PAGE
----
Art, Aesthetics, and the Brain

Hardcover | July 25, 2015

EditorJoseph P. Huston, Marcos Nadal, Francisco Mora

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Humans have engaged in artistic and aesthetic activities since the appearance of our species. Our ancestors have decorated their bodies, tools, and utensils for over 100,000 years. The expression of meaning using color, line, sound, rhythm, or movement, among other means, constitutes afundamental aspect of our species' biological and cultural heritage. Art and aesthetics, therefore, contribute to our species identity and distinguish it from its living and extinct relatives. Science is faced with the challenge of explaining the natural foundations of such a unique trait, and the way cultural processes nurture it into magnificent expressions, historically and ethnically unique. How does the human brain bring about these sorts of behaviors? What neural processes underliethe appreciation of painting, music, and dance? How does training modulate these processes? How are they impaired by brain lesions and neurodegenerative diseases? How did such neural underpinnings evolve? Are humans the only species capable of aesthetic appreciation, or are other species endowedwith the rudiments of this capacity? This volume brings together the work on such questions by leading experts in genetics, psychology, neuroimaging, neuropsychology, art history, and philosophy. It sets the stage for a cognitive neuroscience of art and aesthetics, understood in the broadest possible terms. With sections on visual art,dance, music, neuropsychology, and evolution, the breadth of this volume's scope reflects the richness and variety of topics and methods currently used today by scientists to understand the way our brain endows us with the faculty to produce and appreciate art and aesthetics.

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Humans have engaged in artistic and aesthetic activities since the appearance of our species. Our ancestors have decorated their bodies, tools, and utensils for over 100,000 years. The expression of meaning using color, line, sound, rhythm, or movement, among other means, constitutes afundamental aspect of our species' biological and c...

Joseph P. Huston is Professor of Physiological Psychology at the University of Dusseldorf, Germany. He obtained his PhD in Experimental Psychology at Tufts University, Boston. Was National Academy of Sciences - Czechoslovak Academy of Sciences exchange scientist at the Institute of Physiology in Prague, then at the Institute of Pharma...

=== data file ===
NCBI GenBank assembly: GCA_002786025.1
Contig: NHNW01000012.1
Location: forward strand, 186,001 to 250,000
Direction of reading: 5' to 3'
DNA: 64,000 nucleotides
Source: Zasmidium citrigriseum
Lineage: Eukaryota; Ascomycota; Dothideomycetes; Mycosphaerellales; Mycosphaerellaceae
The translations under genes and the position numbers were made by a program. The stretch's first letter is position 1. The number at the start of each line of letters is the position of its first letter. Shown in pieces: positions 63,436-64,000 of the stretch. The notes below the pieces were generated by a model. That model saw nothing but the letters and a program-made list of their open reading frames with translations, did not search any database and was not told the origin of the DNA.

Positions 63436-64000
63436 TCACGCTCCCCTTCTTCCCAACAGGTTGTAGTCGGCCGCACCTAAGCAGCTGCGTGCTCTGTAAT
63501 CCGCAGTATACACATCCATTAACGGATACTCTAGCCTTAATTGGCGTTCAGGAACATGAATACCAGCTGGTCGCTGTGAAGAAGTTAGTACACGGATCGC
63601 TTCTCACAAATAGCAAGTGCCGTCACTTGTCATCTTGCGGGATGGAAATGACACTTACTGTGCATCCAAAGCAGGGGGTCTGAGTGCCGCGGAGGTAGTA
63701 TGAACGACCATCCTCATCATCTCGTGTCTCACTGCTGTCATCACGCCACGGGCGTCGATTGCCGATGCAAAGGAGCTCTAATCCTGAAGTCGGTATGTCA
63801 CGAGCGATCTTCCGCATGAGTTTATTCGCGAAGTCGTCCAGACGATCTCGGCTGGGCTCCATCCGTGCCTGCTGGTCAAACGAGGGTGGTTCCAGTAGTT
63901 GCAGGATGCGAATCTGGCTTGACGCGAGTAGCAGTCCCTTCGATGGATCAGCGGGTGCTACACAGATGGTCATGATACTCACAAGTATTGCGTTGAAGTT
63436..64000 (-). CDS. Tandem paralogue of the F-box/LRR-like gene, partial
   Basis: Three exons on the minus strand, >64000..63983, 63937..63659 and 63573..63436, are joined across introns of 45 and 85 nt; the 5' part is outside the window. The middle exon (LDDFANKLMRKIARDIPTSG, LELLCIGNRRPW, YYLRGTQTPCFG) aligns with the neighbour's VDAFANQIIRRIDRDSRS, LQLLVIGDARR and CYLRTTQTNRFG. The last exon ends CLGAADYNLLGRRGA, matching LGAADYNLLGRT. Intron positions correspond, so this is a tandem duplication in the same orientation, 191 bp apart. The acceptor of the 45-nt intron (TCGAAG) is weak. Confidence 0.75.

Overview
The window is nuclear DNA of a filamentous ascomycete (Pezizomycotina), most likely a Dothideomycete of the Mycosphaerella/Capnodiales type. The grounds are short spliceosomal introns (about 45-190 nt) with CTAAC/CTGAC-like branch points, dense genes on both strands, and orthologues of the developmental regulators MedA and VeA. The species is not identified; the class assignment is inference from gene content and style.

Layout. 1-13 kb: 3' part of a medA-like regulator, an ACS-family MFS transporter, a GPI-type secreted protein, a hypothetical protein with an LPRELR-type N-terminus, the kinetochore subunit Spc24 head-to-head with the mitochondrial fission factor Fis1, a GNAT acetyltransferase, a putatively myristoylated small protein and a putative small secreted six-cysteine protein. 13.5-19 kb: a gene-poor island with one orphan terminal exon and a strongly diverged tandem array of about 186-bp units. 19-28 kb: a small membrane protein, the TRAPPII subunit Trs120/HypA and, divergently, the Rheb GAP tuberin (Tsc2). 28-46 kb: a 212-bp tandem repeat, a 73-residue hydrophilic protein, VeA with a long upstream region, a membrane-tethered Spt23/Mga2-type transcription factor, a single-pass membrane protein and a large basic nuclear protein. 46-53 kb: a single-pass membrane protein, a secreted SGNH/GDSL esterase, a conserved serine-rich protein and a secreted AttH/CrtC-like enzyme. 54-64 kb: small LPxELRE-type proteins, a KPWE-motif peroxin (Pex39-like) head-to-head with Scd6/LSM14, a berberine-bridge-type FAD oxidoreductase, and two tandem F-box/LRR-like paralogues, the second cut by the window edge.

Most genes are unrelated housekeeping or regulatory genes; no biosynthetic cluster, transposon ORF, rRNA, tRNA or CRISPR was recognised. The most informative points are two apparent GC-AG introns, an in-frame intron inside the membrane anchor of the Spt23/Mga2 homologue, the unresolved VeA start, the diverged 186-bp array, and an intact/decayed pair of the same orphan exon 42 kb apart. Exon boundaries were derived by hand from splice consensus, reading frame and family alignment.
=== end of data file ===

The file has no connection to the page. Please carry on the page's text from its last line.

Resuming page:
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Art, Aesthetics, and the Brain
Art, Aesthetics, and the Brain

Kobo ebook|Jun 25 2015

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Format:HardcoverDimensions:576 pages, 9.69 × 6.73 × 1.25 inPublished:July 25, 2015Publisher:Oxford University PressLanguage:English

The following ISBNs are associated with this title:

ISBN - 10:0199670005

ISBN - 13:9780199670000

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Table of Contents

Section One: Foundational Issues1. Francisco Mora: Neuroculture: A new cultural revolution?2. William P. Seeley: Art, meaning, and aesthetics: the case for a cognitive neuroscience of art3. Kirill Fayn and Paul J. Silvia: States, People, and Contexts: Three Psychological Challenges for the Neuroscience of Aesthetics4. Helmut Leder, Gernot Gerger and David Brieber: Aesthetic appreciation - convergence from experimental aesthetics and physiology5. Christoph Klein and Raphael Rosenberg: The Moving Eye of the Beholder. Eye-Tracking and the Perception of PaintingsSection Two: Cognitive Neuroscience of Visual Aesthetics and Art6. Spas Getov and Joel S. Winston: Neural Mechanisms for Evaluating the Attractiveness of Faces7. Robert Pepperell and Alumit Ishai: Indeterminate Art Works and the Human Brain8. Ulrich Kirk and David Freedberg: Contextual bias and insulation against bias during esthetic rating: the implication of VMPFC and DLPFC in neural valuation9. Oshin Vartanian: Neuroimaging Studies of Making Aesthetic ProductsSection Three: Cognitive Neuroscience of Dance10. Emily S. Cross: Beautiful embodiment: The shaping of aesthetic preference by personal experience11. Beatriz Calvo-Merino: Sensorimotor aesthetics: Neural correlates of aesthetic perception of dance12. Julia F. Christensen and Corinne Jola: Towards ecological validity in empirical aesthetics of danceSection Four: Cognitive Neuroscience of Music13. Kathleen A. Corrigall and E. Glenn Schellenberg: Liking music: Genres, contextual factors, and individual differences14. Moritz Lehne and Stefan Koelsch: Tension-resolution patterns as a key element of aesthetic experience: psychological principles and underlying brain mechanisms15. Elvira Brattico: From Pleasure to Liking and Back: Bottom-up and Top-down Neural Routes to the Aesthetic Enjoyment of Music16. Marcus T. Pearce: Effects of expertise on the cognitive and neural processes involved in musical appreciationSection Five: Neuropsychology of Art and Aesthetics17. Anjan Chatterjee: The Neuropsychology of Visual Art18. Indre Viskontas and Suzee Lee: The Creation of Art in the Setting of Dementia19. Dahlia W. Zaidel: Hemispheric Specialization, Art, and AestheticsSection Six: The Evolution of Art, Aesthetics, and the Brain20. Gesche Westphal-Fitch and W. Tecumseh Fitch: Towards a comparative approach to empirical aesthetics21. Camilo J. Cela-Conde and Francisco Ayala: Art and Brain Coevolution22. Luigi F. Agnati, Diego Guidolin, and Kjell Fuxe: Art as a human "instinct-like"behaviour emerging from the exaptation of the communication processesSection Seven: Integrative Approaches23. Edmund T. Rolls: Neurobiological foundations of art and aesthetics24. Alexander J. Huston and Joseph P. Huston: Aesthetic evaluation of art: a formal approach25. Barbara G. Goodrich: Tempos of Eternity: Music, Volition, and Playing with Time